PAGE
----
DKM 3,7 cm FLAK /L 83 in Doppellafette C30

This ‘Mittlere FLAK’ / medium AA Gun of 37 mm caliber was a standard weapon on most German warships during the early years of war and sometimes was kept on board throughout.
As many German artillery systems, it was a mechanically rather complex build with focus on accuracy vs. rate of fire. During the course of the war this concept proved wrong, and less complicated, less accurate systems with higher rates of fire were much more effective.
Anyway, as many other guns like this, it was a very interesting looking system and is rather complex to build, if you strive for an accurate model. Most representations in 1/350 are very simplified.
However, with various aftermarket companies offering individual sets for various guns, some very interesting versions of it can be build.

Here I am going to show four different builds: a version from Dragon (as a part of e.g. the 1/350 Scharnhorst kit), a version from Flyhawk, Veteran Models and finally VeryFire (Thank you very much once again, David (RollTide) for sending my this kit that I still can’t obtain in Germany!).

So here’s the four of them, from left to right Flyhawk, VeryFire, Veteran Models, Dragon.

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Early on in my Gneisenau build log I briefly presented the Dragon, Flyhawk and Veteran offering. I’ll come back to them here later on in more detail, but will start with the latest addition, the VeryFire one. There are eight guns in the small box.

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The gun mounts

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and the breeches, already with small holes to accept the brass barrels.

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Resin casting is fine and highly detailed.

The PE for eight sets. It is rather thick but very finely etched, that makes it easy to handle.

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Ground plate, gun layers’ seats and gun mount.

I decided to attach the seats and a structural part before I attached the ground plate to the gun mount, which proofed practical.

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The brass barrels fit snuggly into the breech, they just need to be cut a little as the holes in the breeches are not deep enough.

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Breech block with barrels and training mechanism.

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I disconnected the quarter geared wheel that resembles the training mechanism again and attached it to the gun mount, that proofed much more practical for the build.

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And completed.

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This is a fine offering, highly detailed and accurate, and it is engineered in a way that building it is comparatively easy, straight forward and fun. I like this one very much!

To complete the comparison, over the next weeks I will add similar step-by-step builds from the other three kits.

I hope you enjoy,
Cheers

Jan

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Excellent review and detailed photos!

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WOW, Jan, thanks for posting this! The comparison is fascinating, and the step-by-step really paints the picture. I really enjoyed watching the Very Fire version come together, can’t wait to see the others… and which will be the winner!

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Dear all, thanks for your kind comments and looking in.

Now for part two, the Veteran Models version. I did one of those early on in my :arrow_right: link Gneisenau build log , but here comes a more detailed step by step.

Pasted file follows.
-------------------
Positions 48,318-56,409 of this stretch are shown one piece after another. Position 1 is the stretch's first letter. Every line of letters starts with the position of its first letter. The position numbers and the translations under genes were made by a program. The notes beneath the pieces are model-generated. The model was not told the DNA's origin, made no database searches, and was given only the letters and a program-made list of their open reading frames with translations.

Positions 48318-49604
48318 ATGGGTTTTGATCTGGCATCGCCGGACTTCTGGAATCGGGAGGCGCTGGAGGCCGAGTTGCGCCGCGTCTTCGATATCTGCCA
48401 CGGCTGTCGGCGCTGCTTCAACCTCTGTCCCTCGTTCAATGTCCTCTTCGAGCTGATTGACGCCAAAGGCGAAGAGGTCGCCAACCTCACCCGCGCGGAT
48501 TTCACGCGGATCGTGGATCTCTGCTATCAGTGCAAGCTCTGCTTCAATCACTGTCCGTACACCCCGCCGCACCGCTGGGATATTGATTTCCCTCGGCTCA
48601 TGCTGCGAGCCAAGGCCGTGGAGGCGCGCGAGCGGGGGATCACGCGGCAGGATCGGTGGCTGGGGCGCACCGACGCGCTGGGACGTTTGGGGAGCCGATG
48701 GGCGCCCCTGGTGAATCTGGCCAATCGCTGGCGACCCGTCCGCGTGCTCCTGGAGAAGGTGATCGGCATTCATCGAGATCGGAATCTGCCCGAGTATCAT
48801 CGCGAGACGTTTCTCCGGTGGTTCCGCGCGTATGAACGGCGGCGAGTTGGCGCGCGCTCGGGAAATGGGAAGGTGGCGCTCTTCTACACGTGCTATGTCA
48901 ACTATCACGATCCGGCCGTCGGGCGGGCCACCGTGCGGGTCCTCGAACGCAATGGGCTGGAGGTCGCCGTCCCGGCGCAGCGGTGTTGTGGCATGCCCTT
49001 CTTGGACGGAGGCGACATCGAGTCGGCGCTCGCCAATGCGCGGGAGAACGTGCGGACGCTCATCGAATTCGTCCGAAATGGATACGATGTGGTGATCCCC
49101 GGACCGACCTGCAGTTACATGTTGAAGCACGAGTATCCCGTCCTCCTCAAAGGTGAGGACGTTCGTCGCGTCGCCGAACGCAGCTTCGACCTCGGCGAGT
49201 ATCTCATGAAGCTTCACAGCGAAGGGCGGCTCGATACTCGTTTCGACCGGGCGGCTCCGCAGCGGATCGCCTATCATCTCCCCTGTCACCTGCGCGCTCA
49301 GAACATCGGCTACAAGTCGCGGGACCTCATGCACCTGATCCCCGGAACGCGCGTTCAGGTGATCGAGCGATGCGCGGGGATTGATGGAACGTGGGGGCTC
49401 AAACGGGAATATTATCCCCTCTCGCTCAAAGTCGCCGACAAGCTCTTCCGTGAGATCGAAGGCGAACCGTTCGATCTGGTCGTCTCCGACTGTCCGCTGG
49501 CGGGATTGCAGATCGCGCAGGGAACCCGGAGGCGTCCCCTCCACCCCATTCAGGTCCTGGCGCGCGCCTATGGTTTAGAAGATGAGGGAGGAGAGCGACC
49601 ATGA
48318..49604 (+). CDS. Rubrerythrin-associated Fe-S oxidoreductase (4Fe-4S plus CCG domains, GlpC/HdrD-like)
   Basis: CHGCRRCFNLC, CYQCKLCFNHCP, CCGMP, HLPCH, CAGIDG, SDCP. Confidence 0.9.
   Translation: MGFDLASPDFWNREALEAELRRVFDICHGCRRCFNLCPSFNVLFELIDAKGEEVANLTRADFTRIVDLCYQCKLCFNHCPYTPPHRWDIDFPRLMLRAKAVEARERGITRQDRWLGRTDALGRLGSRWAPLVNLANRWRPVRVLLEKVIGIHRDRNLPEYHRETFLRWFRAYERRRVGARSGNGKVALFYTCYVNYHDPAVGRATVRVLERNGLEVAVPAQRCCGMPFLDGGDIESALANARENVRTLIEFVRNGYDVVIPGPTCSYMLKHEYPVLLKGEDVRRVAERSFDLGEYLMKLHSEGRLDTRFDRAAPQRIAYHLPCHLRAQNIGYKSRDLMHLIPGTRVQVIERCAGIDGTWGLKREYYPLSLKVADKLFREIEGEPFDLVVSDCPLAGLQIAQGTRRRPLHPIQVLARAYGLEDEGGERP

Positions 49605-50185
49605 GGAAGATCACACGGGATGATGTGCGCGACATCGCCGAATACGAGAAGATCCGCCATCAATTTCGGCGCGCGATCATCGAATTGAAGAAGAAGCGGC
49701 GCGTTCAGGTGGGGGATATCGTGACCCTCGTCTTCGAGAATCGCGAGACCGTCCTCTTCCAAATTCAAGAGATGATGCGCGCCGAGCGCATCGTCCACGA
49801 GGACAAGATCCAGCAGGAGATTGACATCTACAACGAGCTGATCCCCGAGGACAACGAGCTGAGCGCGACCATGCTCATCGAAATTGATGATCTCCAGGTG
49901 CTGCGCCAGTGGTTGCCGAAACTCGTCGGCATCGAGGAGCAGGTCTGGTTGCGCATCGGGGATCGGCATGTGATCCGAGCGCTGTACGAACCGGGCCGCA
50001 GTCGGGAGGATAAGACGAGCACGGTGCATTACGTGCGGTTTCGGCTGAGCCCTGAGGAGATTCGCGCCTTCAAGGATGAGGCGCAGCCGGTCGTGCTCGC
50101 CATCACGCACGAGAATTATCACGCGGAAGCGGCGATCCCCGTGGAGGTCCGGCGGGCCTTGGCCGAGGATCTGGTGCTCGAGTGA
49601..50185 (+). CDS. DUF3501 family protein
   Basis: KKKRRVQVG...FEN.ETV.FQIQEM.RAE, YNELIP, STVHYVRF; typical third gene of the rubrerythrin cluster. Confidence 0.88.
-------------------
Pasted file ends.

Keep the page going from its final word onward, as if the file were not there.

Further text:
So here’s the box:

You start with a base plate

Gneisenau 36 - 1

that has to be double folded for stiffness. The etch is much softer than the Very Fire ones.

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Base plate with gun mount and gun layers seats

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I decided to not follow the instructions but glue the seats to the base plate, together with two structural parts, and the ‘forward seat’ to the gun mount first.

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Then the base plate to the gun mount.

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Several controls and hand wheels.

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Turnend brass barrels into the individual breeches.

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The geared wheel to set the elevation and one barrel installed.

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Both barrels.

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Number one and number two…

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Number two built already a lot easier, most small stuff fond its places better and more precisely, but the breeches are not so nicely aligned - I was focused on getting the barrels aligned, seeing too late that the breeches are somewhat off. But I#d say I can live with that.

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So here’s Very Fire and Veteran together. Veteran is the better model, but much more complicated to build. The Very Fire is really a fine offering, a very good compromise looking at accuracy and detail vs. trouble to build.

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I’ll go over the Flyhawk and dragon ones briefly again later on, but for me the decision is between these two.
So honestly, I’d go for the Very Fire, but I doubt that I will get eight guns out of the package, I’d assume that I fumble one at minimum. As I expect to get three out of a four from Veteran, maybe seven out of two boxes. Point is, I do have more Veteran and can get them in Germany, I can’t get the Very Fire models. So I will keep the Very Fire for one of the heavy cruisers, the need only six, so that’s safe!

More on the other two later, but that will be doubled from my Gneisenau build log just for completeness.

Thanks for looking and cheers

Jan